US7131762B2 (en) 2003-07-25 2006-11-07 Texas Instruments Incorporated Color rendering of illumination light in display systems
US20050024733A1 (en) * 2003-07-25 2005-02-03 Peter Richards Color rendering of illumination light in display systems
US20050286115A1 (en) * 2004-06-28 2005-12-29 Exajoule Llc Multiple beam-directing micromirror device
US7095547B2 (en) 2004-06-28 2006-08-22 Aubuchon Christopher M Multiple beam-directing micromirror device
US6963457B1 (en) 2004-07-30 2005-11-08 Minebea Co., Ltd. Color wheel of segment type
EP1670261A1 (en) 2004-12-13 2006-06-14 Sagem S.A. Optical engine for image projector provided with a linear displaceable filter
US20060227300A1 (en) * 2005-03-22 2006-10-12 Valter Drazic Imaging system for projector and corresponding projector
US20090196043A1 (en) * 2005-05-24 2009-08-06 Jack Calmes Effects generator for a light fixture
US8596824B2 (en) 2005-05-24 2013-12-03 Syncrolite, L.P. Method and apparatus for a scrollable modifier for a light fixture
US20060268558A1 (en) * 2005-05-24 2006-11-30 Synchrolite, L.P. Method and apparatus for controlling diffusion and color of a light beam
US9243783B2 (en) 2005-05-24 2016-01-26 Syncrolite, Llc Method and apparatus for controlling diffusion and color of a light beam
US7703947B2 (en) 2006-11-07 2010-04-27 Omnicolor, L.P. Method and apparatus for bidirectional control of the color and diffusion of a light beam
WO2008057523A3 (en) * 2006-11-07 2008-09-04 Omnicolor L P Method and apparatus for bidirectional control of the color and diffusion of a light beam
US20080106901A1 (en) * 2006-11-07 2008-05-08 Omnicolor, L.P. Method and apparatus for bidirectional control of the color and diffusion of a light beam
US20090009730A1 (en) * 2007-07-02 2009-01-08 Texas Instruments Incorporated Light Recycling in a Micromirror-Based Projection Display System
US7959305B2 (en) 2007-07-02 2011-06-14 Texas Instruments Incorporated Light recycling in a micromirror-based projection display system
US8721123B2 (en) 2008-01-18 2014-05-13 Syncrolite, Llc Pattern generator for a light fixture
CN102650814A (en) * 2011-12-11 2012-08-29 深圳市光峰光电技术有限公司 Light source system and projection device
CN102650814B (en) * 2011-12-11 2015-02-25 深圳市光峰光电技术有限公司 The light source system and a projection apparatus

Also Published As

Publication number Publication date Type
US20020005914A1 (en) 2002-01-17 application

Similar Documents

Publication Publication Date Title
US5860721A (en) Optical resizing apparatus
US4882619A (en) High resolution image pickup system with color dispersion means
US6266105B1 (en) Color projection system incorporation electro-optic light modulator and rotating light-reflective element
US5136675A (en) Slewable projection system with fiber-optic elements
US6191872B1 (en) Illuminator with light source arrays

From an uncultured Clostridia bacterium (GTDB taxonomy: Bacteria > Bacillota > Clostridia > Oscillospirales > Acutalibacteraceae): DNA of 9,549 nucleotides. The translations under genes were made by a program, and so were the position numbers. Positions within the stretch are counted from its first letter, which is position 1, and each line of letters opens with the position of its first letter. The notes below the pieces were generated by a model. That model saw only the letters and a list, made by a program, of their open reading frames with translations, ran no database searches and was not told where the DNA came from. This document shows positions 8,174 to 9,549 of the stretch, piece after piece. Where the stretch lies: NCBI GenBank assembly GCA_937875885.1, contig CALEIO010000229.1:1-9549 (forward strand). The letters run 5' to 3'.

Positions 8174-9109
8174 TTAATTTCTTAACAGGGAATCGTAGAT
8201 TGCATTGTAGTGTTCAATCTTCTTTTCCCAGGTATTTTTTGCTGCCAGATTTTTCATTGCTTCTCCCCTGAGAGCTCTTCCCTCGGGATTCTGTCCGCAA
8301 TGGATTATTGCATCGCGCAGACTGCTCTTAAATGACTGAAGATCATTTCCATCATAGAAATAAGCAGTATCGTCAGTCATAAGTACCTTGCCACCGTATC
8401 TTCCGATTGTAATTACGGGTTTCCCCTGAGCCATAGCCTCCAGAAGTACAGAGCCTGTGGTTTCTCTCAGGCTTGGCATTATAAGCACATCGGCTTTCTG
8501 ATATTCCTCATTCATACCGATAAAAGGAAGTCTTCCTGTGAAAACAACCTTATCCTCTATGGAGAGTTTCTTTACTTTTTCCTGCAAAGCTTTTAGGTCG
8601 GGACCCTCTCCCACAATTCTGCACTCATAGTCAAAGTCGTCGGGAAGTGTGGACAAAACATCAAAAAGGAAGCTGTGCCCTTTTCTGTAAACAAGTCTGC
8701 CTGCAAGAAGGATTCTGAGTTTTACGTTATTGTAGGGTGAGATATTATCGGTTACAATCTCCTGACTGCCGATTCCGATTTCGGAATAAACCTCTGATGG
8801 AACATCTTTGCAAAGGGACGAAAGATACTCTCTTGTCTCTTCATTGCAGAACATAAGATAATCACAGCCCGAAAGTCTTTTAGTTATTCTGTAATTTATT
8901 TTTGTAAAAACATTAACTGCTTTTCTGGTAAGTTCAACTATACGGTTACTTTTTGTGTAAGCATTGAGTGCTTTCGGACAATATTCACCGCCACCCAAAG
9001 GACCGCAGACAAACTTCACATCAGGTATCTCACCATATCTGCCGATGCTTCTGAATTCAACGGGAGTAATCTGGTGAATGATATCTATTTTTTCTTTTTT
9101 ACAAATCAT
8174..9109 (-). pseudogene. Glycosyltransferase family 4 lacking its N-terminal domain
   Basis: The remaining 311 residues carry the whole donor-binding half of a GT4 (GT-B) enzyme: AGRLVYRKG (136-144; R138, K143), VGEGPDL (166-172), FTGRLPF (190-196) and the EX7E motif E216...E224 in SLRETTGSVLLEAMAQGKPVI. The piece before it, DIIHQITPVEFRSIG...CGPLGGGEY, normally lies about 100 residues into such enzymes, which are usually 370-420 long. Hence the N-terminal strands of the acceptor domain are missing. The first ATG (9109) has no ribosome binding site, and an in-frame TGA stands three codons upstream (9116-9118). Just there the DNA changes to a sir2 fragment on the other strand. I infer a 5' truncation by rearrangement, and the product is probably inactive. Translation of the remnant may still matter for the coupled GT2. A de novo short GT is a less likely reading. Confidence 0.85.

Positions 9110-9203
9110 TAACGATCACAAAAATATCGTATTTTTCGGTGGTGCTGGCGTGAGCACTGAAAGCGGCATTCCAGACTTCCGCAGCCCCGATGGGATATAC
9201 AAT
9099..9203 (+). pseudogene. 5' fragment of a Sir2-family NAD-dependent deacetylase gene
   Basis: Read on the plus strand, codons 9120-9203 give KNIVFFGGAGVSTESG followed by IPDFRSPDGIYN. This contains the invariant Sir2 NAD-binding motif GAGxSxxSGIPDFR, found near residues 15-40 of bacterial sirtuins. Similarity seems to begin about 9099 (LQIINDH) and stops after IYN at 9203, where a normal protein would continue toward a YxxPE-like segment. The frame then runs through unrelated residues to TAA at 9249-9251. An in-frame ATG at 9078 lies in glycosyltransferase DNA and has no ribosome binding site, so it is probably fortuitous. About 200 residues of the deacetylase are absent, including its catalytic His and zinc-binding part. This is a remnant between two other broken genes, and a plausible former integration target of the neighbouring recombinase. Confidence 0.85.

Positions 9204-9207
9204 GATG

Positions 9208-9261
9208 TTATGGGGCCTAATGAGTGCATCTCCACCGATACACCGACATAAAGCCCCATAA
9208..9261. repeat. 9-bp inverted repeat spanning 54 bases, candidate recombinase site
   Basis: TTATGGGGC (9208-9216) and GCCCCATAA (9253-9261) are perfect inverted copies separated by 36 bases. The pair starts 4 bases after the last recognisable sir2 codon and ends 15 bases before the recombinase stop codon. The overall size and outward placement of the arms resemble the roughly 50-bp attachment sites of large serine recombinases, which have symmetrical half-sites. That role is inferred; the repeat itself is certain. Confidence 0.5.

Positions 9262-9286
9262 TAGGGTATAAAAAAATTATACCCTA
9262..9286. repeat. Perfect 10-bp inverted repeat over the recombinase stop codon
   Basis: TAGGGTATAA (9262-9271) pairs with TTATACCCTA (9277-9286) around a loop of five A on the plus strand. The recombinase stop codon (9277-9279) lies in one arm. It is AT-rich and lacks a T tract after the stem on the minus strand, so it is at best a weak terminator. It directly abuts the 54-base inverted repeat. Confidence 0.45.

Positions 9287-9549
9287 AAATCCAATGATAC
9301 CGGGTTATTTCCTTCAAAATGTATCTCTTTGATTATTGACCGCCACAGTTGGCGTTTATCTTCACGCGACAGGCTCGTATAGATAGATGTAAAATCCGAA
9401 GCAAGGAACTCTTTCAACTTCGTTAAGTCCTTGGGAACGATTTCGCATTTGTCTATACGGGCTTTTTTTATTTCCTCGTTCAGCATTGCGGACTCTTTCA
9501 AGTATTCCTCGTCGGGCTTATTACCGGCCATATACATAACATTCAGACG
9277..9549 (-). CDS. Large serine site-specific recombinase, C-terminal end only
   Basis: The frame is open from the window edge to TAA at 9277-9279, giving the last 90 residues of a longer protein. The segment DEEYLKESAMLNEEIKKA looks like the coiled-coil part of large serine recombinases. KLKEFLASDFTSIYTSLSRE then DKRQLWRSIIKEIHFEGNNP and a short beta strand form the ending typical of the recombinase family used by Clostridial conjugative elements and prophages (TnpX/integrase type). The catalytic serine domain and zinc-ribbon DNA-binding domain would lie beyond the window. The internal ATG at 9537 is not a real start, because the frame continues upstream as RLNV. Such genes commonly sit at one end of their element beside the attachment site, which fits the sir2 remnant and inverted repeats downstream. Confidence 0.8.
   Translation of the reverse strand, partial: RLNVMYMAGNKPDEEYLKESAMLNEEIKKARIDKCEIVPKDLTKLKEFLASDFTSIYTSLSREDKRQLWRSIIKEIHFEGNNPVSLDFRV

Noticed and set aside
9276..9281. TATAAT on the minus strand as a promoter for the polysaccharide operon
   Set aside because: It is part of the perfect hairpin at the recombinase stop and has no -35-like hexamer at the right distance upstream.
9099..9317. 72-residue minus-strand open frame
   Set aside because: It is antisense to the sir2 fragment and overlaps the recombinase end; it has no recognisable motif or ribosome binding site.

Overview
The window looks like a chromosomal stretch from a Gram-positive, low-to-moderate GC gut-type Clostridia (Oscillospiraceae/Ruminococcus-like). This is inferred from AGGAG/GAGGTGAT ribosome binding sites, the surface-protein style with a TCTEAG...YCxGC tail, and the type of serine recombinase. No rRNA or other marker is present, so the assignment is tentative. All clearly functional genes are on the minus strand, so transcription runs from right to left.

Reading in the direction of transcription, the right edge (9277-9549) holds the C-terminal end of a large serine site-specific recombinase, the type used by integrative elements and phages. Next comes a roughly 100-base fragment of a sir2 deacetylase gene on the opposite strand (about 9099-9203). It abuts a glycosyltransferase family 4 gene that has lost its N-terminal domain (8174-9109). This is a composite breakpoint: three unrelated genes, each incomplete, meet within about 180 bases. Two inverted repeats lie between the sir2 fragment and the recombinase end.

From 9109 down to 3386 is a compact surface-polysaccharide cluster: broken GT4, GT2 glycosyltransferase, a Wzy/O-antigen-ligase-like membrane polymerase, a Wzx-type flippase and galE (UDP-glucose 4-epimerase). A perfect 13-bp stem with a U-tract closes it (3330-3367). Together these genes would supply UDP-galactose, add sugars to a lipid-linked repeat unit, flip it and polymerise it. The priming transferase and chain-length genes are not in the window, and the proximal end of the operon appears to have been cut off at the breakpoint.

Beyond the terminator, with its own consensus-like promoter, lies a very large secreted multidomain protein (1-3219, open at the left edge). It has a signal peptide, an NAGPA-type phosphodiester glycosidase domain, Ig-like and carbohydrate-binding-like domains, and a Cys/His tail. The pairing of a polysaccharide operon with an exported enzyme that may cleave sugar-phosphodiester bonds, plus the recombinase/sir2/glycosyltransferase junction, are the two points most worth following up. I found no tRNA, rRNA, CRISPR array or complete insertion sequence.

US5528318A (en) Single panel color projection video display having improved scanning
US6619804B2 (en) Optical engine for front or rear screen SLM display systems
US5532763A (en) Single panel color projection video display
US6419365B1 (en) Asymmetrical tunnel for spatially integrating light
US6215547B1 (en) Reflective liquid crystal modulator based printing system
US6517210B2 (en) Shortened asymmetrical tunnel for spatially integrating light
US7404644B2 (en) Time-sequential colour projection
US6008951A (en) Offset projection zoom lens with fixed rear group for reflective spatial light modulators
US5781251A (en) Method and apparatus for optical scanning for single panel color projection video display
US5410347A (en) Color optical scanner with image registration holding assembly
US5845981A (en) Multi-color-band scrolling across single-panel light valve
US6958777B1 (en) Exposure control in electromechanical imaging devices
US5914818A (en) Offset projection lens for use with reflective spatial light modulators
US5615024A (en) Color display device with chirped diffraction gratings
US5379135A (en) Optical system for display apparatus
US6457833B1 (en) Digital micro mirror device and single-panel color projector using it
US20030142241A1 (en) Display device with cooperative color filters
US6870581B2 (en) Single panel color video projection display using reflective banded color falling-raster illumination
US5096288A (en) Projection apparatus
US6824270B2 (en) Single-panel color image display apparatus and scrolling method

Legal Events

Date Code Title Description
AS Assignment

Owner name: TEXAS INSTRUMENTS INCORPORATED, TEXAS

Free format text: ASSIGNMENT OF ASSIGNORS INTEREST;ASSIGNOR:TEW, CLAUDE E.;REEL/FRAME:011428/0008

Effective date: 20000710

FPAY Fee payment

Year of fee payment: 4

FPAY Fee payment

Year of fee payment: 8

FPAY Fee payment

Year of fee payment: 12